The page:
After the Rain After the rain, it’s time to walk the field again, near where the river bends. Each year I come to look for what this place will yield— lost things still rising here. The farmer’s plow turns over, without fail, a crop of arrowheads, but where or why they fall is hard to say. They seem, like hail, dropped from an empty sky, Yet for an hour or two, after the rain has washed away the dusty afterbirth of their return, a few will show up plain on the reopened earth. Still, even these are hard to see— at first they look like any other stone. The trick to finding them is not to be too sure about what’s known; Conviction’s liable to say straight off this one’s a leaf, or that one’s merely clay, and miss the point: after the rain, soft furrows show one way Across the field, but what is hidden here requires a different view—the glance of one not looking straight ahead, who in the clear light of the morning sun Simply keeps wandering across the rows, letting his own perspective change. After the rain, perhaps, something will show, glittering and strange. (Reprinted from Darkened Rooms of Summer.) Wanderer Where all the hills are silent now, and through the trees The wind, that once shook every bough and blossom, leaves Only the slightest breath. Here, birds, now half asleep, Content with songs that have no words, find shelter deep Within the forest. Here, release from constant quest, From endless pathways. Soon, like these, you too shall rest. (First published in Clementine Unbound.)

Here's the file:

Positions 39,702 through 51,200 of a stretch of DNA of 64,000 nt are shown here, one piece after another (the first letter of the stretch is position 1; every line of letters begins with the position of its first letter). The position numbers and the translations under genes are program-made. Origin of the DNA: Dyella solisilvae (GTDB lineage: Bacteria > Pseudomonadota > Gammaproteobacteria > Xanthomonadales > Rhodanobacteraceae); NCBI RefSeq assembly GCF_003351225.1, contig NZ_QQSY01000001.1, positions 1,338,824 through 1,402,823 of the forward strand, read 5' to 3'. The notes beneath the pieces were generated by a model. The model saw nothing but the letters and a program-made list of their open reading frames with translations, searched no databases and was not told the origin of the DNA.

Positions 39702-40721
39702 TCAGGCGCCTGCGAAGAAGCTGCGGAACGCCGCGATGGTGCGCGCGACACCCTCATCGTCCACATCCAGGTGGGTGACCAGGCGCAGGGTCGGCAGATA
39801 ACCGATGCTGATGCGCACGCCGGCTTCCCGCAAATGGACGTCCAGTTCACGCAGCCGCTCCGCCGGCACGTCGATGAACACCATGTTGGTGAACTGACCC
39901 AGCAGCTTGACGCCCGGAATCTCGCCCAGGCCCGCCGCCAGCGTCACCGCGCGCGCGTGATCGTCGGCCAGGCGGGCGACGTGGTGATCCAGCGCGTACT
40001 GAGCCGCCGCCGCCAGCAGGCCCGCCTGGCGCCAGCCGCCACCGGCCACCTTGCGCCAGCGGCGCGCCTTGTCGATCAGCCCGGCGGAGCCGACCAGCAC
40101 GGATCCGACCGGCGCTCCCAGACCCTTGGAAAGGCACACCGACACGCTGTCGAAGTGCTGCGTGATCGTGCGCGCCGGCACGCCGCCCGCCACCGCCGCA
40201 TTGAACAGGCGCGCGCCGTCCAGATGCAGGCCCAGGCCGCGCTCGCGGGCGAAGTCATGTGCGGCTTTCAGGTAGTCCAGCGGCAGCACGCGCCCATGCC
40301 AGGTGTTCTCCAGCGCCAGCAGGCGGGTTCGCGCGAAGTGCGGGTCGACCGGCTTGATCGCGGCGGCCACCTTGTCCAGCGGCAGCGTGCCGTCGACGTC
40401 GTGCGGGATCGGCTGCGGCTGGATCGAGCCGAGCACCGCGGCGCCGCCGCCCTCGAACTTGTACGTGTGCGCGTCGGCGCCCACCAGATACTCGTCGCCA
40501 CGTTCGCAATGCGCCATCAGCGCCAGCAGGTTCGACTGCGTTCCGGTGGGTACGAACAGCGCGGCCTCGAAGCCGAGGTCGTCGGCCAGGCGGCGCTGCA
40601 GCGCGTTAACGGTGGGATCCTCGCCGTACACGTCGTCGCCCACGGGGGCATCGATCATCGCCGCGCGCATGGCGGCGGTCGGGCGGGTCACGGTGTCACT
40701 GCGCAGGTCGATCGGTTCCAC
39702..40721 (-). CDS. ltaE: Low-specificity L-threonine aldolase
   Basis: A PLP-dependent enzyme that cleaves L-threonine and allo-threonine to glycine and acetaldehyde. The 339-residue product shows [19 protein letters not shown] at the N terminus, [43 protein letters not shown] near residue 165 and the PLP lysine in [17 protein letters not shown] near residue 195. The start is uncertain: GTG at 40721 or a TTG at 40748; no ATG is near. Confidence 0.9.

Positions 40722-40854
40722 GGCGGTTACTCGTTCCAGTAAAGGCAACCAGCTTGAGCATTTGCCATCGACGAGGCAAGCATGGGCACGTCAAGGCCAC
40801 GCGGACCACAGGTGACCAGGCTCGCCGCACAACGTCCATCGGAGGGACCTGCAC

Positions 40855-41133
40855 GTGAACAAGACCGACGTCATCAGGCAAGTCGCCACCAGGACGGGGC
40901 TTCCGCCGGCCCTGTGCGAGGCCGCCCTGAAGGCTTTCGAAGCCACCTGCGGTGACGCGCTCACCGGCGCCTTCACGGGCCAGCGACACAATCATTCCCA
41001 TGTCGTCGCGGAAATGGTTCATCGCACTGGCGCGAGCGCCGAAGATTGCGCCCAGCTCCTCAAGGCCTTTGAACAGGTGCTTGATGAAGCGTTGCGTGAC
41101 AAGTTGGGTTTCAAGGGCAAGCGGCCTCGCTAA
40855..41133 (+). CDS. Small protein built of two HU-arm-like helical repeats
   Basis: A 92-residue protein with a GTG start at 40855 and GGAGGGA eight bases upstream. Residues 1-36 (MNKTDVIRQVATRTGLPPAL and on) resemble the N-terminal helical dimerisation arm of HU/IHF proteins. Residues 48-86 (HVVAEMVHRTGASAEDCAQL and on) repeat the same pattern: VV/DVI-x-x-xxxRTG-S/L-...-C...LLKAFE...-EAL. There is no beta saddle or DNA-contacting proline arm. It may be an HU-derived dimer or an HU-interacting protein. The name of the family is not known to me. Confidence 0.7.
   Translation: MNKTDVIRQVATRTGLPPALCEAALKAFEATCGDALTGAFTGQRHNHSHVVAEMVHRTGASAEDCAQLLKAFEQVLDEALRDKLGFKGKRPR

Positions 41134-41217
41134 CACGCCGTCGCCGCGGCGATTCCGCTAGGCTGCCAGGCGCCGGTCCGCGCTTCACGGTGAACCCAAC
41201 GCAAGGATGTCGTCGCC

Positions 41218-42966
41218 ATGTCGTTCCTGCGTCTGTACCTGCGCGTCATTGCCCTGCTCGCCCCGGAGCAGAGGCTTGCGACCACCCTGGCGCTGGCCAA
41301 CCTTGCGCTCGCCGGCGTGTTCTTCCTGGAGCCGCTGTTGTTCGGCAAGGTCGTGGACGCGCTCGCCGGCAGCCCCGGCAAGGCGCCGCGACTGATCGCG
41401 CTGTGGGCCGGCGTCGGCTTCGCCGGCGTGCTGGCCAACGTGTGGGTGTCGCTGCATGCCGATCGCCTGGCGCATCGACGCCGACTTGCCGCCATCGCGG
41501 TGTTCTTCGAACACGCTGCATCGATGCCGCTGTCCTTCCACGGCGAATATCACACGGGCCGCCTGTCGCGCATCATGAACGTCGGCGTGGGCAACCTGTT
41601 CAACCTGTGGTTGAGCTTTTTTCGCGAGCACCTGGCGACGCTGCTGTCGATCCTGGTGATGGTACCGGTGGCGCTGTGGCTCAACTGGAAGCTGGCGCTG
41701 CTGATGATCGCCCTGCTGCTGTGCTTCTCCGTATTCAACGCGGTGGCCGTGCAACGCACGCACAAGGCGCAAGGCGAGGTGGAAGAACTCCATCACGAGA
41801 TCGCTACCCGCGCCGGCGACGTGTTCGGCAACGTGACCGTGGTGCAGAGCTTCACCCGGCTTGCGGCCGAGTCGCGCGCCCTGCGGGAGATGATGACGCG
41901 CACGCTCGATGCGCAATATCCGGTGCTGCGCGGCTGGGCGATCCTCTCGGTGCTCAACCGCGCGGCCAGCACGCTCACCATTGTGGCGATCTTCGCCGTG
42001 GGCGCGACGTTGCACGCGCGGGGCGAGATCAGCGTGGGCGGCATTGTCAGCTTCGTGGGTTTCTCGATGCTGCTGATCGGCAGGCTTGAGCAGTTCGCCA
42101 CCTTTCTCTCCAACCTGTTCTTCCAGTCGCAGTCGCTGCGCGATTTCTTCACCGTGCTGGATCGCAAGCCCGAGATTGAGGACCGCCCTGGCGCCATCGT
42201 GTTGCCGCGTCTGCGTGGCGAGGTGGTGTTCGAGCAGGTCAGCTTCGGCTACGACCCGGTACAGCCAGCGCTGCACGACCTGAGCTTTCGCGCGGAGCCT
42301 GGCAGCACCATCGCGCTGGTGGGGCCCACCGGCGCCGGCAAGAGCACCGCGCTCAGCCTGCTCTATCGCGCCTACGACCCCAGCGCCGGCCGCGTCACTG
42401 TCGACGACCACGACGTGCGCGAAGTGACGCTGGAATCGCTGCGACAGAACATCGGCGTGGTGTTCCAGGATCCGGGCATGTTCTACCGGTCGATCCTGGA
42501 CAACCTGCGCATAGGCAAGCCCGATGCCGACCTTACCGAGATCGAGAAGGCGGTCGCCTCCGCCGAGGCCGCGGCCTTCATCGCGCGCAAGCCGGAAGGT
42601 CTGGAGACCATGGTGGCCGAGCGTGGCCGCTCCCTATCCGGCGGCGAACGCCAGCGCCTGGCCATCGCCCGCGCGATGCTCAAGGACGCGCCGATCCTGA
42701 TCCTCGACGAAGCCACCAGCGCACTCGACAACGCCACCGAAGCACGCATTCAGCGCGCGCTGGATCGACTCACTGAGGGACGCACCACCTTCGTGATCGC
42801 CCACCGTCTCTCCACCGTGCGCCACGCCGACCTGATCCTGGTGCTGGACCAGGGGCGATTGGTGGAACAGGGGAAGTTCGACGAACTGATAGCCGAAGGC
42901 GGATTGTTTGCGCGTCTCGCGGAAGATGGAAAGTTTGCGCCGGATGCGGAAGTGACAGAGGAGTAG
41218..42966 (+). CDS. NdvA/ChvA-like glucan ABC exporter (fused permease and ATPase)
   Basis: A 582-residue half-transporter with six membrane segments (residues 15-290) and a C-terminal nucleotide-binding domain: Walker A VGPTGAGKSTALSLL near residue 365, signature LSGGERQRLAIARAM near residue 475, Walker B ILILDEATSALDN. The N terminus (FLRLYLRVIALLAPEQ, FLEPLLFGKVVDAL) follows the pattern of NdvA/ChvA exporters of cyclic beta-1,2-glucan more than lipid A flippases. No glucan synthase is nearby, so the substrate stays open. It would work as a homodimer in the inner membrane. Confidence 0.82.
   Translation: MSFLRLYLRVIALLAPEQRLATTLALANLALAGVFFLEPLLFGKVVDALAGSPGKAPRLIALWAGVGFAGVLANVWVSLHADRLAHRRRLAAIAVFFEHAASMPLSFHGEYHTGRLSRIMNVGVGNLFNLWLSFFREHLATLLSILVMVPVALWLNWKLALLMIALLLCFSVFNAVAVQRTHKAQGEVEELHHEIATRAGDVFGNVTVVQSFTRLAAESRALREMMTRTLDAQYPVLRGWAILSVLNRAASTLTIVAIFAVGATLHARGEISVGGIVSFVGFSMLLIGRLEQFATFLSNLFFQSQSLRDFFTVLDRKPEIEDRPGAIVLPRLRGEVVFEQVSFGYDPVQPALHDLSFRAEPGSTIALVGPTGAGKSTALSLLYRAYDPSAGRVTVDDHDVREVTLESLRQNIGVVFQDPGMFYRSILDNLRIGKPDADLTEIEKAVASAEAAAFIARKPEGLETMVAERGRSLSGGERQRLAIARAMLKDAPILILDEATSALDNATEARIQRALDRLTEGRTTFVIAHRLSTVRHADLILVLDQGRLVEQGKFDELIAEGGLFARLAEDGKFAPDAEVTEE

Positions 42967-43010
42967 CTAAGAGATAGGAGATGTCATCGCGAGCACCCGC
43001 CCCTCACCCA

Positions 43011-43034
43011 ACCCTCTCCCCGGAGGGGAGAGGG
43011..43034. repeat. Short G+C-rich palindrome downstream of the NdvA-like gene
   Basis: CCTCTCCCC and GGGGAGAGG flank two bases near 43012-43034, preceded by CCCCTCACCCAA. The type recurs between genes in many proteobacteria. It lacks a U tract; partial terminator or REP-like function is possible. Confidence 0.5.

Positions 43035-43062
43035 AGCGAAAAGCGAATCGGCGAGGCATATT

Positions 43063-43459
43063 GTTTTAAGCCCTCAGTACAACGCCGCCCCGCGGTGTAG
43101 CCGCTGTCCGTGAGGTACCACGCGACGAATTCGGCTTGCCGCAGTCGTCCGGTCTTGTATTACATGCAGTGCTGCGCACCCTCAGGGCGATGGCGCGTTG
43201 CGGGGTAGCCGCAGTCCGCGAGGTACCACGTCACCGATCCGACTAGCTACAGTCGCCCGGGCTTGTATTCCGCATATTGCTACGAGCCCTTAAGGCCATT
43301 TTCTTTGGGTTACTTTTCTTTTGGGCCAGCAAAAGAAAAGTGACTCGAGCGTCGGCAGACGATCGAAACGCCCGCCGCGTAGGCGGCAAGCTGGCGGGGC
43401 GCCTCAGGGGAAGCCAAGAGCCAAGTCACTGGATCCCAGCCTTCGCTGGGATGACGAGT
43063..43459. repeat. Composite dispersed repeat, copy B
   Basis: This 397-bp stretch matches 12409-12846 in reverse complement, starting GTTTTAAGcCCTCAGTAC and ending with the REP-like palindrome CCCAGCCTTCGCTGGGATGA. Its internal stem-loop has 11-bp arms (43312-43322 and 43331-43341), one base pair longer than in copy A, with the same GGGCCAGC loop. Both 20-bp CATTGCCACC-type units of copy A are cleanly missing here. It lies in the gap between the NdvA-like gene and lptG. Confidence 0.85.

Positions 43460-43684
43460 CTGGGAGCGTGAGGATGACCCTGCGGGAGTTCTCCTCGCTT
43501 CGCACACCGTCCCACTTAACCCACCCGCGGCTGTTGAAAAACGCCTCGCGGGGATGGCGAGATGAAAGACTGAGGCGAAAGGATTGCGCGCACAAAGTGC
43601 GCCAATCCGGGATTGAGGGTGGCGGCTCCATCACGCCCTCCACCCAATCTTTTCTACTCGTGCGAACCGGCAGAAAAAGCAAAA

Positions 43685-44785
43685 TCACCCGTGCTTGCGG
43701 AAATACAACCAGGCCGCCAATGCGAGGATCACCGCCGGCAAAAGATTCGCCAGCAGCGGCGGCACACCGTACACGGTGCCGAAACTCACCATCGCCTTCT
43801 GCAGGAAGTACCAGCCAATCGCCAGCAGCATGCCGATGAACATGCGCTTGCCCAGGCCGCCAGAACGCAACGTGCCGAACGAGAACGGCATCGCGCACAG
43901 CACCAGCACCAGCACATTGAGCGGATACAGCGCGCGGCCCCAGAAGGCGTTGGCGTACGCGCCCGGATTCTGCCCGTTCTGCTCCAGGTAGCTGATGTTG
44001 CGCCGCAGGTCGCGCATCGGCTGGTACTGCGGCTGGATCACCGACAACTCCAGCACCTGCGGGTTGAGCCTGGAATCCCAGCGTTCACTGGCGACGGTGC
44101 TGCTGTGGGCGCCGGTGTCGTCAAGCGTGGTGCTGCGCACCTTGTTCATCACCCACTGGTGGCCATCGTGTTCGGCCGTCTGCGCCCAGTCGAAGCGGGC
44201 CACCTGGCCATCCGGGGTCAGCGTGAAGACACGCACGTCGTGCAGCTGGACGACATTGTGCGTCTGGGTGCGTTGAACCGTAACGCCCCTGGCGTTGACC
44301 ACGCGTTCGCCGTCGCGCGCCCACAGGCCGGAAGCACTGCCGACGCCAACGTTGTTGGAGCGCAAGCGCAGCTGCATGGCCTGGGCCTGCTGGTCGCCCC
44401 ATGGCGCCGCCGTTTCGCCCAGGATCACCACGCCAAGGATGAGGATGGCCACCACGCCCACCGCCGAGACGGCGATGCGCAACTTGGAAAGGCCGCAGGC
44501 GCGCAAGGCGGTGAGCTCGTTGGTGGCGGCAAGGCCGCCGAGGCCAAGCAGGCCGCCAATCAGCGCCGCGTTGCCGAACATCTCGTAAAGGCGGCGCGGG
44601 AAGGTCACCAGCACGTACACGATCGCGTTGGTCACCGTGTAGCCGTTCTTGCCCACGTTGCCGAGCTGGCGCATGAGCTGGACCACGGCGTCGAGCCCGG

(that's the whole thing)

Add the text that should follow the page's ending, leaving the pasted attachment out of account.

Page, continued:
Jared Carter‘s most recent collection, The Land Itself, is from Monongahela Books in West Virginia. His Darkened Rooms of Summer: New and Selected Poems, with an introduction by Ted Kooser, was published by the University of Nebraska Press in 2014. A recipient of several literary awards and fellowships, Carter is from the state of Indiana in the U.S.
PLEASE NOTE: ARTICLES CAN ONLY BE REPRODUCED IN OTHER SITES WITH DUE ACKNOWLEDGEMENT TO BORDERLESS JOURNAL.